Outdoor Exploration • Hang wind chimes and windsocks outdoors. Locate them so that children can see and hear them. Observe to see if children look for the source of the sounds made by the chimes or if they notice the movement of the windsock. If children do not notice the wind chimes, for example, make a comment such as, “I wonder what is making that sound. Let’s see if we can find out what it is.” • Go on a sensory walk with the children. Invite them to touch safe items in nature: the bark of a tree, the leaves of a shrub or tree, a rock, a pinecone. Use tactile words to describe the items. “Feel how rough the bark of this tree is.” “This rock is really hard.” Safety Note: It is the responsibility of the child care program and each employee to ensure the safety of toddlers in the program. This includes the materials and equipment provided for children’s use. Should you have safety questions, the developers of this curriculum suggest that you consult with your Child Care Licensing Specialist for technical assistance. Curriculum books such as The Creative Curriculum for Infants, Toddlers & 2s, 2nd Edition, contain safety information. See Curriculum Tips and Techniques, References and Resources, for additional resources. . Send home a note to families stating that for the next few weeks the children will be involved in the Focus Area: About Me. They will participate in experiences that focus on who they are, what they can do, and the feelings they can express. How families can be involved in this Focus Area will depend on the situation of each child and his or her family. Consider some of the following ways to involve the families: • Invite families to send 2 or 3 photos of their child; photos that show the child from infancy to now. • Invite families to send photos of their child and family members and to indicate on the back of each photo the name and relationship of each person. • Include the titles and authors of some of the child’s books that relate to the Focus Area: About Me. Suggest that they look for these books in the local library, check them out and read them with their toddler. • Send home the booklet, Picture This: A Framework for Quality Care for Infants and Toddlers. Suggest that families read the booklet, especially pages 2-7.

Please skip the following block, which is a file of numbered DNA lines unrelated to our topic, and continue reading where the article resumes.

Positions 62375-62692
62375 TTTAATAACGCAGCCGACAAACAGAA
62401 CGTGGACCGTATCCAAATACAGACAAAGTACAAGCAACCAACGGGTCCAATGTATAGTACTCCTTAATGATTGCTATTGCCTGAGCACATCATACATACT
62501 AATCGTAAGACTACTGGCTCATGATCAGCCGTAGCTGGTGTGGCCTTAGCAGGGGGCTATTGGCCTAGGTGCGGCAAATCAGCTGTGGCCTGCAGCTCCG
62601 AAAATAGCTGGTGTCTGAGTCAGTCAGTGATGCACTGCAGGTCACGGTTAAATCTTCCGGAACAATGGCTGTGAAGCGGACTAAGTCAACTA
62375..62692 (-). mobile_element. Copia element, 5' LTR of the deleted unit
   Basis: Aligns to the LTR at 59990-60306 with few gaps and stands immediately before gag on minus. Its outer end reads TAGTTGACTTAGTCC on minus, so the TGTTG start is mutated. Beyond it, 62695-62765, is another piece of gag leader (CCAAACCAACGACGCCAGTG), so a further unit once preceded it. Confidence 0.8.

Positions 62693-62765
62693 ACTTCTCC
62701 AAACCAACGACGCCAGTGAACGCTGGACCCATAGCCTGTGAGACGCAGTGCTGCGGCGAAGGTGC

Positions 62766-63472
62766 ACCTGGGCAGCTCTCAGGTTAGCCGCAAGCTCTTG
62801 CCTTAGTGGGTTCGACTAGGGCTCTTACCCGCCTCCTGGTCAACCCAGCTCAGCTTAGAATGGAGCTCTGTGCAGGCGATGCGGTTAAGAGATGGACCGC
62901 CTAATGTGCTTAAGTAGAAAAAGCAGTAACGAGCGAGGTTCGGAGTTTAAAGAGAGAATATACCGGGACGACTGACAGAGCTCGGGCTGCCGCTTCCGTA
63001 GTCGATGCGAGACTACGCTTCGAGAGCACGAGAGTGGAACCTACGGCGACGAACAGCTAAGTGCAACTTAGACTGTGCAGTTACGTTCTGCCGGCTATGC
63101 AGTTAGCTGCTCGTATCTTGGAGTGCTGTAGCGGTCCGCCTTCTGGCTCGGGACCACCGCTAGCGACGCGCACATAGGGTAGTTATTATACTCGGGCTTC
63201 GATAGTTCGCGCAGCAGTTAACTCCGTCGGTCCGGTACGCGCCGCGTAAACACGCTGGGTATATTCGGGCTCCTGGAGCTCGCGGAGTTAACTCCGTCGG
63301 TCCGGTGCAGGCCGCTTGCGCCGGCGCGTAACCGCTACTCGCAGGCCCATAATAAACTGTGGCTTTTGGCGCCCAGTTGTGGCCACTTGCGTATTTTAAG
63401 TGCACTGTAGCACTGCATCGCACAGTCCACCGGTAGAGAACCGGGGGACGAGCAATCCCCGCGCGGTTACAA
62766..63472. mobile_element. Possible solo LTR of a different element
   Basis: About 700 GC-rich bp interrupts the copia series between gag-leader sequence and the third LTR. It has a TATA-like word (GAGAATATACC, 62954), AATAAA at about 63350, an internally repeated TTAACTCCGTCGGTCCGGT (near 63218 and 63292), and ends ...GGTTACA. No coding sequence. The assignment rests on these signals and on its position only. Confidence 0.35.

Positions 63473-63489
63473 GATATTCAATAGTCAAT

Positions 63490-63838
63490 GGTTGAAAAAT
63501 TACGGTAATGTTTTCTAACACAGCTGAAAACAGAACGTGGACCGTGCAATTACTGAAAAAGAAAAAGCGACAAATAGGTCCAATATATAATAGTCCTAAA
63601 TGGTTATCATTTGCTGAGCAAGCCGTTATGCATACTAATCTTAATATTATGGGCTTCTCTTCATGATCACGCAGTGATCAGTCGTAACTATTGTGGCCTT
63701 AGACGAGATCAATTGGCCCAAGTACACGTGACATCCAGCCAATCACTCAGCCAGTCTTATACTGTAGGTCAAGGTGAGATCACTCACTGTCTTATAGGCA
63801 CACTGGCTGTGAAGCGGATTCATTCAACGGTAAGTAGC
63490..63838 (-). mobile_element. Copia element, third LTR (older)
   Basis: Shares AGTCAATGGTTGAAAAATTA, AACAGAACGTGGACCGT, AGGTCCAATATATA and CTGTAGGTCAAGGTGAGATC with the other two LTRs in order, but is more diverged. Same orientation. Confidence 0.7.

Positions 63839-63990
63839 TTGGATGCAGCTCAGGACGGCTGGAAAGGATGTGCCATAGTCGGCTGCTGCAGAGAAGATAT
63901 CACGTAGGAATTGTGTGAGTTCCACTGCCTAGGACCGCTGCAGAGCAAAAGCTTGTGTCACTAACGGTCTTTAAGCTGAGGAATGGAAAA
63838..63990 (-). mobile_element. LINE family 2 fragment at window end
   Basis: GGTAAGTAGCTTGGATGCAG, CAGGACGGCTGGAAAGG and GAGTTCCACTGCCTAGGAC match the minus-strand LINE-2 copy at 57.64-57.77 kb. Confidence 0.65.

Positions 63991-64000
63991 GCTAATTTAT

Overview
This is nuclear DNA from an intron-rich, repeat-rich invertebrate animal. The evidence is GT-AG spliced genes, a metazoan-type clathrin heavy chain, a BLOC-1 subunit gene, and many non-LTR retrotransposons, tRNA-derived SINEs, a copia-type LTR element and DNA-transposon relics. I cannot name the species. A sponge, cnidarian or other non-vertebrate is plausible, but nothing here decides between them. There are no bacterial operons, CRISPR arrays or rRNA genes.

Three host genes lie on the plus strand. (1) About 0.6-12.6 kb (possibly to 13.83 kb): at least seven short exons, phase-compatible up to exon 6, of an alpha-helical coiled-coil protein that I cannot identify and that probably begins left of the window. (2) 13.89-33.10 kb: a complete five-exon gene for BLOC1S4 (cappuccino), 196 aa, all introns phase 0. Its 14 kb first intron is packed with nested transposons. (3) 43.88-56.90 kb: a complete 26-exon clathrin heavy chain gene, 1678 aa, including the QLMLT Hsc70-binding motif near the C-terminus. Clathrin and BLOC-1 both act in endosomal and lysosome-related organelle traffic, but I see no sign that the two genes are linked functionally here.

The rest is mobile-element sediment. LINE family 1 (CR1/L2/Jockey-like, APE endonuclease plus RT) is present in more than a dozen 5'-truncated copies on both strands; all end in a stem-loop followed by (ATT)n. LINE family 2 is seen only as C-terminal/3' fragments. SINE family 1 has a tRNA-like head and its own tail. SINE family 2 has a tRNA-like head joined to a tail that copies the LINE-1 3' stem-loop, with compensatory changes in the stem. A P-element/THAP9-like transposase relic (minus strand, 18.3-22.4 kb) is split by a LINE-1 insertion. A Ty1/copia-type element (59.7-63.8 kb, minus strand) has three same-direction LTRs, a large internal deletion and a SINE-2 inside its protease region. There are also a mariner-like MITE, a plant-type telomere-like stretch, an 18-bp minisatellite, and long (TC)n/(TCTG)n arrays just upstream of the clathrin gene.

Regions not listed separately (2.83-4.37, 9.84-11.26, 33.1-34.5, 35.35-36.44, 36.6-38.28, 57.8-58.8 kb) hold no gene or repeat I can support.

Family Experiences